The division between rival sects with Mírzá Muhammad ʻAlí and Shoghi Effendi as their respective leaders was short-lived and Shoghi Effendi emerged as the leader of the global Baháʼí community, labeling Muhammad ʻAlí the arch-breaker of the Covenant of Baháʼu'lláh.[8] Mírzá Muhammad ʻAlí would lead the small Unitarian Baha'i denomination. In 1904, he sent his oldest son, Shua Ullah Behai, to the United States where he led the Unitarian Baha'i community. From 1934 to 1937, Behai published Behai Quarterly,[9] a "Unitarian" Baháʼí magazine written in English and featuring the writings of Mirza Muhammad ʻAlí and various other Unitarian Bahais, including Ibrahim George Kheiralla.[10] This schism had very little effect overall. In the ʻAkká area, the followers of Muhammad ʻAlí represented six families at most, they had no common religious activities,[10] and were almost wholly assimilated into Muslim society.[11] This group essentially disappeared.[12][13][14] A modern academic observer has reported an ineffectual attempt to revive the claims of Muhammad Ali.[15] Some of Mirza Muhammad ʻAlí's works that were preserved by his family have been published in A Lost History of the Baha'i Faith: The Progressive Tradition of Baha'u'llah's Forgotten Family.[16]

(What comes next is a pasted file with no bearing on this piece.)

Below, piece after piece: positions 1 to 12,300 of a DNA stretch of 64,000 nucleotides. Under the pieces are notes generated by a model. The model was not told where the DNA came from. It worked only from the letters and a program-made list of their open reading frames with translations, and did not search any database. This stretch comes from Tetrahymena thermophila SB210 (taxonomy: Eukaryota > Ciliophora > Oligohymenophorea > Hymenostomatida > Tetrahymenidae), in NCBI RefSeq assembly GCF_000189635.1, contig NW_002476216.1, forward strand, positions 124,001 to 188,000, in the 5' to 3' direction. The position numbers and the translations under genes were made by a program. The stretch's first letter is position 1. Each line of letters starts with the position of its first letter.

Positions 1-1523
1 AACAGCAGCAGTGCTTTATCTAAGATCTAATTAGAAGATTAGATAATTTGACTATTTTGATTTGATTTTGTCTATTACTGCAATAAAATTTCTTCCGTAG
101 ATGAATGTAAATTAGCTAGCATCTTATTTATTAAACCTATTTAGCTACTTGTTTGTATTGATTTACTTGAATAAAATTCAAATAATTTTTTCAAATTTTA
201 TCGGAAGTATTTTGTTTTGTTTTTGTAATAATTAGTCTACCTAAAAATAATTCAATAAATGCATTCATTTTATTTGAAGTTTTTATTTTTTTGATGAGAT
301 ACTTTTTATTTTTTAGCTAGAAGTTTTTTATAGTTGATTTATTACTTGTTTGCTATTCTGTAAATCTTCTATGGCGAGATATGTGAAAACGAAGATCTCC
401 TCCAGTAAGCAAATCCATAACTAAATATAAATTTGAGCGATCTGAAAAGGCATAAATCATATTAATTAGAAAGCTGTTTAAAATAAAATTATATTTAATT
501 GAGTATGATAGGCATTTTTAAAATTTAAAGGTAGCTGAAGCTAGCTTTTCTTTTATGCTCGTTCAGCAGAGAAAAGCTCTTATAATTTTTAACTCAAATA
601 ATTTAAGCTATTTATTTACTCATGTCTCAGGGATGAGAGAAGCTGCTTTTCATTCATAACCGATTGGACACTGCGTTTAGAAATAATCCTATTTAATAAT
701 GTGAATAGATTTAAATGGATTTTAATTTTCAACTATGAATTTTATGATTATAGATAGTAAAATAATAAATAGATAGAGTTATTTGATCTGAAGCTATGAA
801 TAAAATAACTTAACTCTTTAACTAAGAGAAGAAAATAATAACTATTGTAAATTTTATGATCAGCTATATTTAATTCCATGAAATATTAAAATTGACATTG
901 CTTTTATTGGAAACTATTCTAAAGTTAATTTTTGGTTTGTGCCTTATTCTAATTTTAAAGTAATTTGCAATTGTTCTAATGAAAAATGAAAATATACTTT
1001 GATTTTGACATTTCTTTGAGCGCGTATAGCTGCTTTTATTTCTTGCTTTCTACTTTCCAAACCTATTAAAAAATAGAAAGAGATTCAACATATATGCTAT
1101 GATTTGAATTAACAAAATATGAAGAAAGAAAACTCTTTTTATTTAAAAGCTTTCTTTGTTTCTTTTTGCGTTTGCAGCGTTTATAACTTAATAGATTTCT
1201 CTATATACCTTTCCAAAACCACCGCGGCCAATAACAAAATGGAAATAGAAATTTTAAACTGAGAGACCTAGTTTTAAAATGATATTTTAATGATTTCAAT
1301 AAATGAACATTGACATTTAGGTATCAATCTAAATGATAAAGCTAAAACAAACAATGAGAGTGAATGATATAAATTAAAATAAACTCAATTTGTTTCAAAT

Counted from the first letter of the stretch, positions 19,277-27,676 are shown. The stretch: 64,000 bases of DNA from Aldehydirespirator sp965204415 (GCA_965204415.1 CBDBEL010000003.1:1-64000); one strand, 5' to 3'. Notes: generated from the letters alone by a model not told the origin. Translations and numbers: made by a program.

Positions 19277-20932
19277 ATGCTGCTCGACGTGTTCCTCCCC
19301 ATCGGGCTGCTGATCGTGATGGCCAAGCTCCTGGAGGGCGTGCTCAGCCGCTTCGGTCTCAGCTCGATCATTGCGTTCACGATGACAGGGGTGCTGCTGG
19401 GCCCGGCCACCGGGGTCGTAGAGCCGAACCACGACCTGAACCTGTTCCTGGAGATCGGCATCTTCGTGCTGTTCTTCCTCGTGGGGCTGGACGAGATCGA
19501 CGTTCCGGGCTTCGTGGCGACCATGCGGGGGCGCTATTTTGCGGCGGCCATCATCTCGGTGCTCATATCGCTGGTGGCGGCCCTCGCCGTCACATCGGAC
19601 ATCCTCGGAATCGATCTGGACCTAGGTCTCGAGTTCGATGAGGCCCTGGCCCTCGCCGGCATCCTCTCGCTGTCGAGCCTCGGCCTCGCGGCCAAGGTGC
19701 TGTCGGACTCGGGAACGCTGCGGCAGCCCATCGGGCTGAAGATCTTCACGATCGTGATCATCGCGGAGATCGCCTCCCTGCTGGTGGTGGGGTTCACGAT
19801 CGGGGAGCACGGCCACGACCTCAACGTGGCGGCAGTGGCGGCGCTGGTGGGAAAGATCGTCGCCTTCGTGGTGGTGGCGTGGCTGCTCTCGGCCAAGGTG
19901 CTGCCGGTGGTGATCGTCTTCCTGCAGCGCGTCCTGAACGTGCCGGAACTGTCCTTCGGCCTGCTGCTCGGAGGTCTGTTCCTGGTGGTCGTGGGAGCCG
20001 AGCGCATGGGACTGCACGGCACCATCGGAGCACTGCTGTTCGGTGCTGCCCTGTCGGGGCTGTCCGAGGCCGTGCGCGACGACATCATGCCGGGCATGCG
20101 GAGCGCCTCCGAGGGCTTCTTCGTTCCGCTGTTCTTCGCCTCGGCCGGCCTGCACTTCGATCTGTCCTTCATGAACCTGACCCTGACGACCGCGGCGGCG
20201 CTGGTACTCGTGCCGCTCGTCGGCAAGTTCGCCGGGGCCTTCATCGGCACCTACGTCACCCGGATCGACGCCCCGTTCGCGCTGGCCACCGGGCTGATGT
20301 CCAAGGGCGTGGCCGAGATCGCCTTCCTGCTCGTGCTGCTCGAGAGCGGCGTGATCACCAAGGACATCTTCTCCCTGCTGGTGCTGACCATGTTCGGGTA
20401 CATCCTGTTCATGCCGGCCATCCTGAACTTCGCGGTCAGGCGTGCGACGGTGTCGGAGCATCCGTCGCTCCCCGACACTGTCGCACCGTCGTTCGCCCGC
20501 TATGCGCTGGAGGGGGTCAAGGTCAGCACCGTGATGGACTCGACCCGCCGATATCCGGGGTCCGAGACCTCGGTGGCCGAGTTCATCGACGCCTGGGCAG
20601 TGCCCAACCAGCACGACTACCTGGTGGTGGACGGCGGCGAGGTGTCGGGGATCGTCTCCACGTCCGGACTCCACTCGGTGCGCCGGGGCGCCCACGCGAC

Mírzá Muhammad ʻAlí succeeds Late ʻAbdu'l-Bahá, Jan 11 1922
Mírzá Muhammad ʻAlí.
Detail from a larger photograph, assumed to have been taken in Adrianople in 1868, when ʻAlí was 16.


Mirza Muhammad ʻAlí died on December 10, 1937, in Haifa Palestine. His remains were carried by hand from his house to King's Way, a distance of one mile, where the remains were placed on a vehicle and escorted to Acre, where again he was carried by hand to his burial plot at Bahji, near the Shrine of Baháʼu'lláh. Memorial services were held at Haifa on Tuesday, January the 18th, 1938. Some supplications which were revealed by Baháʼu'lláh towards Mírzá Muhammad ʻAlí were recited: